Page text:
Scalise: Trump no more responsible for El Paso than 'Bernie Sanders is for my shooting'

Scalise: Trump no more responsible for El Paso than 'Bernie Sanders is for my shooting'
© Greg Nash

House Minority Whip Steve ScaliseStephen (Steve) Joseph ScaliseManchin: Trump has 'golden opportunity' on gun reforms Sunday shows - Trump's Epstein conspiracy theory retweet grabs spotlight Sanders: Trump doesn't 'want to see somebody get shot' but 'creates the climate for it' MORE (R-La.) on Sunday dismissed claims that President TrumpDonald John TrumpO'Rourke: Trump driving global, U.S. economy into recession Manchin: Trump has 'golden opportunity' on gun reforms Objections to Trump's new immigration rule wildly exaggerated MORE’s rhetoric was responsible for last weekend’s mass shooting in El Paso, Texas, comparing it to his own shooting by a former campaign volunteer for Sen. Bernie SandersBernie SandersJoe Biden faces an uncertain path Bernie Sanders vows to go to 'war with white nationalism and racism' as president Biden: 'There's an awful lot of really good Republicans out there' MORE (I-Vt.) in 2017.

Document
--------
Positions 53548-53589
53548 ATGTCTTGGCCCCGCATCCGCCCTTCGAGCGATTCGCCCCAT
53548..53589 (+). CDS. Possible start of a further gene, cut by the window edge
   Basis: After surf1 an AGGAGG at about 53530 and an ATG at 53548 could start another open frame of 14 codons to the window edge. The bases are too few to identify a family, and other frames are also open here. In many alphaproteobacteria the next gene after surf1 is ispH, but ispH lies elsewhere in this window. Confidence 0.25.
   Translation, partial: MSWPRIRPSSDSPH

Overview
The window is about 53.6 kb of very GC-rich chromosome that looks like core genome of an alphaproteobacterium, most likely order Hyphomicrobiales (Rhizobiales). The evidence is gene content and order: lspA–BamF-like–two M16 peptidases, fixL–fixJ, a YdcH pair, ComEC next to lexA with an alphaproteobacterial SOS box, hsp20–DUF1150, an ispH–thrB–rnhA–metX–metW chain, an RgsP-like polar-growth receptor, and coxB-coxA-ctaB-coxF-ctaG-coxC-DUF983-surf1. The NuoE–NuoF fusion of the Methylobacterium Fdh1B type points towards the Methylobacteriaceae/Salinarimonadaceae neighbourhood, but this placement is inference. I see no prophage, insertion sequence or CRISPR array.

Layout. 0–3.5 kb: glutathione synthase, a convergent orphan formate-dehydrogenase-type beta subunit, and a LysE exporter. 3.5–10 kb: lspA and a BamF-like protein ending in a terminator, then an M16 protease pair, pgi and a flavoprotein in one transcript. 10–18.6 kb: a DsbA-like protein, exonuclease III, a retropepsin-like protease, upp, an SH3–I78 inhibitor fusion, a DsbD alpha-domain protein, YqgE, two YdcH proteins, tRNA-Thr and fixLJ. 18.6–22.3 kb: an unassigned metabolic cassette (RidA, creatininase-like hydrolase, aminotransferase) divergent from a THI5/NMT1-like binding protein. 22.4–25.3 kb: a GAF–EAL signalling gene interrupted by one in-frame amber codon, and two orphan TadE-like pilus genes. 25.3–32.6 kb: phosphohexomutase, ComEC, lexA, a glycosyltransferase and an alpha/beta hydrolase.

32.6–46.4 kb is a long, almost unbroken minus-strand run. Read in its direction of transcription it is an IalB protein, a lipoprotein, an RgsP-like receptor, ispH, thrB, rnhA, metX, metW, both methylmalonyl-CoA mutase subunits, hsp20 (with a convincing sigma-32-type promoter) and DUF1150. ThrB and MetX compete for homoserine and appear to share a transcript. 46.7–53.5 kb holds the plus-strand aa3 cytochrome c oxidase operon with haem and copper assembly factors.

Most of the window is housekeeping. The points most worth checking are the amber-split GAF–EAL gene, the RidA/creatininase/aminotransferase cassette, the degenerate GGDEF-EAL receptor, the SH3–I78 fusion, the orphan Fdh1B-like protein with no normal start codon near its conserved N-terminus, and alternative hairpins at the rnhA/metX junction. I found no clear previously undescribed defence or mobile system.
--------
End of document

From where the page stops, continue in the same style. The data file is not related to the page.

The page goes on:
“There’s no place for those kind of attacks and attacking someone based on their ethnicity,” Scalise said on CBS’s “Face the Nation,” adding that assigning blame was “a very slippery slope.”

"The president's no more responsible for that shooting as your next guest, Bernie Sanders, is for my shooting.”

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Scalise was severely wounded when a gunman opened fire on him and several of his Republican colleagues at a baseball practice in Alexandria, Va., by a man who volunteered for Sanders’s 2016 presidential campaign. Sanders, who is again seeking the White House, condemned the shooter’s “despicable act” on the Senate floor the same morning.

 “What we need to do is to find out those people who have slipped through the cracks, let’s make sure these background check systems work properly and are rooting out the people who shouldn’t be able to purchase a gun,” Scalise said.

Numerous Democratic presidential candidates have drawn a line between a manifesto tied to the suspect in the El Paso killings, who told police he was targeting “Mexicans” and allegedly wrote that he was combating a “Hispanic invasion of Texas,” and Trump's rhetoric on immigration.

Scalise on Sunday demurred when asked by CBS’s Margaret Brennan whether he had spoken with Trump about the presidents’ own repeated invocations of an “invasion” by migrants.